Copper rose 1.4 percent on Monday in thin, volatile trade, tumbling near a two-week low and then bouncing back, with investors selling on an uncertain political outlook in Europe, then buying on expectations for a second-half upturn in Chinese demand.
The London Metal Exchange (LME) was closed for a bank holiday, which made volume lighter and price swings more pronounced as copper kept near its lowest levels of the year.
Copper shed as much as 1.5 percent early, after Greek and French election results over the weekend undermined investor confidence in the euro zone's ability to contain its festering debt crisis. Other assets perceived as risky like crude oil and global equities also sank.
In New York, the benchmark July COMEX contract bottomed at $3.6665 per lb, its cheapest since April 24, then rebounded sharply to finish up 5.25 cents, or 1.4 percent, at $3.7735 per lb.
"The uncertainties that have emerged in Europe are going to contribute to a downside bias to the trading range," said Nicholas Snowdon, analyst with Barclays Capital in New York.
"But ultimately, we are still in a phase where this tension between current softness in Chinese demand and the expectation of an ultimate improvement in conditions there in the second half of the year is keeping us in a relatively range-bound market for the majority of base metal prices."
COMEX copper's early losses tracked weaker Asian prices. The Shanghai Futures Exchange's most-active August copper contract dropped 1.2 percent to close at 57,590 yuan ($9,100) a tonne.
COMEX copper volumes slowed to just 39,000 lots in late New York trade, half the 30-day average, according to Thomson Reuters preliminary data.
Copper was initially hit by worries that Francois Hollande's triumph over Nicolas Sarkozy in France's presidential election could ignite a clash between Paris and Germany on how to better lead the bloc out of its financial crisis. France's president-elect has criticized Germany's heavy emphasis on austerity and called for policies to revive economic growth.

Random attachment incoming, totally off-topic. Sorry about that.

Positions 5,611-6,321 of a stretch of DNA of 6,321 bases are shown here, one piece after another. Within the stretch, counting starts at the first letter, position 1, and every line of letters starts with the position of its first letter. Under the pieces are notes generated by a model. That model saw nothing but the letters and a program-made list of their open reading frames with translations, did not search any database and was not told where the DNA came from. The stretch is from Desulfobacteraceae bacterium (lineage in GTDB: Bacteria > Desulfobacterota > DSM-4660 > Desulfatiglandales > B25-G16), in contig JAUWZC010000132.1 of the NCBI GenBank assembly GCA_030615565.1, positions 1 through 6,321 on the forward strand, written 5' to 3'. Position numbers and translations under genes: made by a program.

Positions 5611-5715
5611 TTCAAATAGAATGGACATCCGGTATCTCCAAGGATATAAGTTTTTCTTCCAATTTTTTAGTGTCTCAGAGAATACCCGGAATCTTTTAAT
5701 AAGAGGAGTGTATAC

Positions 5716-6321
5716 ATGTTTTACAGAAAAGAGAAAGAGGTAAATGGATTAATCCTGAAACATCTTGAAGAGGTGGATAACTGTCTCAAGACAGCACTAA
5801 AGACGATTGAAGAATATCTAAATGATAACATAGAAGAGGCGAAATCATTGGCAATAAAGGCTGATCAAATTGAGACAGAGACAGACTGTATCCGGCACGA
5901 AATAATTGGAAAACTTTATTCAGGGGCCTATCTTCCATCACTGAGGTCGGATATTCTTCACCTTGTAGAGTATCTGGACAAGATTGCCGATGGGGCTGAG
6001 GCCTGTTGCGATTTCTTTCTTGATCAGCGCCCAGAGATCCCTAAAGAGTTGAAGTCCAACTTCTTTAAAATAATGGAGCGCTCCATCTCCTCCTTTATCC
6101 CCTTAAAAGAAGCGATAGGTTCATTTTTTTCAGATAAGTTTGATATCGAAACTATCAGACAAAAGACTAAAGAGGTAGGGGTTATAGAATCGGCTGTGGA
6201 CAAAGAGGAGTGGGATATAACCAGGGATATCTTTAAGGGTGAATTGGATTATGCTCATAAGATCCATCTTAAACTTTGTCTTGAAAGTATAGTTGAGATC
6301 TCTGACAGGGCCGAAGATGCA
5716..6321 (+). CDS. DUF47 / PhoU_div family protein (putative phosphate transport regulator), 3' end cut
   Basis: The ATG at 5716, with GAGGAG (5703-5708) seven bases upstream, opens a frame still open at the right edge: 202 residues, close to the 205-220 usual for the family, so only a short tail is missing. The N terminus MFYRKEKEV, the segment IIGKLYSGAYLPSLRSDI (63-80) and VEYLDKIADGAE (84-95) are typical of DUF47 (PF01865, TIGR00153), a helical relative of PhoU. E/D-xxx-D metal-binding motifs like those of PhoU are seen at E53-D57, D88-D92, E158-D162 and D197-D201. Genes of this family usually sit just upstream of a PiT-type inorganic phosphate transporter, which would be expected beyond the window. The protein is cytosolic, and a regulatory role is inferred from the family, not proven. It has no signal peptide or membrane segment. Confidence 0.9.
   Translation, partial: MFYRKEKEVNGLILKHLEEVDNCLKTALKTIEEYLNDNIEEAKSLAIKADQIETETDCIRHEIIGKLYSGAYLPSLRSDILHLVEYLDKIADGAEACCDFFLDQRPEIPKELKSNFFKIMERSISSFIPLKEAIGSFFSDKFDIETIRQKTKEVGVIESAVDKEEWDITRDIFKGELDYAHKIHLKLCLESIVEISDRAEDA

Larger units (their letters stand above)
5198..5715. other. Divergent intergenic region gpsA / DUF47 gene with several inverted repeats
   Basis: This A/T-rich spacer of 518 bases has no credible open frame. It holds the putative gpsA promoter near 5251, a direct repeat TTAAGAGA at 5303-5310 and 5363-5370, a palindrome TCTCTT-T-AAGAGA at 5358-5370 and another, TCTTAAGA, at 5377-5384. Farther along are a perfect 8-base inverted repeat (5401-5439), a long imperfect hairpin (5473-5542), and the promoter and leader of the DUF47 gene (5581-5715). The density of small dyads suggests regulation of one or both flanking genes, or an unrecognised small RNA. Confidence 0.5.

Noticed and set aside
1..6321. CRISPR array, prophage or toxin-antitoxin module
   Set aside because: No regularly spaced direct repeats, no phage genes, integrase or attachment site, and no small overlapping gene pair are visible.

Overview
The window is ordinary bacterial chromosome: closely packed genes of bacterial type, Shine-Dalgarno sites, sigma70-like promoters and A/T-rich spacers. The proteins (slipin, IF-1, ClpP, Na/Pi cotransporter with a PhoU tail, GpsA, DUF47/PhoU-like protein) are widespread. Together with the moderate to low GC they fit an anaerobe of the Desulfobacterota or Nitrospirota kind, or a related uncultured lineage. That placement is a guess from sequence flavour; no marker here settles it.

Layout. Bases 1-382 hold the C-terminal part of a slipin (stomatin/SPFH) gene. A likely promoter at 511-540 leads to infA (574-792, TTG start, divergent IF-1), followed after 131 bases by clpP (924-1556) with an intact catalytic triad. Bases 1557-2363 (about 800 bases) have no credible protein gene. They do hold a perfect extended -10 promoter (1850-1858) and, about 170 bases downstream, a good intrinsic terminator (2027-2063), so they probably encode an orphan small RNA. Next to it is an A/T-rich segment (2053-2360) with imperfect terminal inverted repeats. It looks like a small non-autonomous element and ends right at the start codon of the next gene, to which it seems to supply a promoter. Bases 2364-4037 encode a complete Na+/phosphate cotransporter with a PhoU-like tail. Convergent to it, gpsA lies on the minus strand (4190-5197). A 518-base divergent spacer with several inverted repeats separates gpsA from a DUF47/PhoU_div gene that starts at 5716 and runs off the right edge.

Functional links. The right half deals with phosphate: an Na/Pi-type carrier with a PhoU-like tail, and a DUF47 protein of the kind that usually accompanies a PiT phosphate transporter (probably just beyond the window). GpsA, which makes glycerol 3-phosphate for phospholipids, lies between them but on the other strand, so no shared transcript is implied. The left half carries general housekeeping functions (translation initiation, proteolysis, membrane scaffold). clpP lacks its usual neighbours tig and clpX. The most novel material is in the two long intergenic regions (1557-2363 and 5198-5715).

Political risks were also mounting in Greece, where voters angry at years of austerity shrugged off the risk of a euro zone exit and punished their ruling parties, which failed to win enough votes to form a ruling coalition in Sunday's general election.
European risks and China's growth outlook compounded the macro uncertainty about the strength of the U.S. economy following Friday's weaker-than-expected U.S. jobs report, leaving metals investors with little conviction.
In the days leading up to the release of the data, the market had been increasingly confident, the latest Commodity Futures Trading Commission (CFTC) showed on Friday.
In the week to May 1, money managers, including hedge funds and other large speculators, raised their bullish bets in copper to the largest amount in four weeks.
"This continues to reflect how challenging it is to have a strong directional view given the tension of the near-term softness in China and the expectation of a macro improvement there later this year," Barcap's Snowdon said.
The markets will now focus on Chinese trade data due Thursday that should provide better insight into demand from the world's largest consumer of the red metal.
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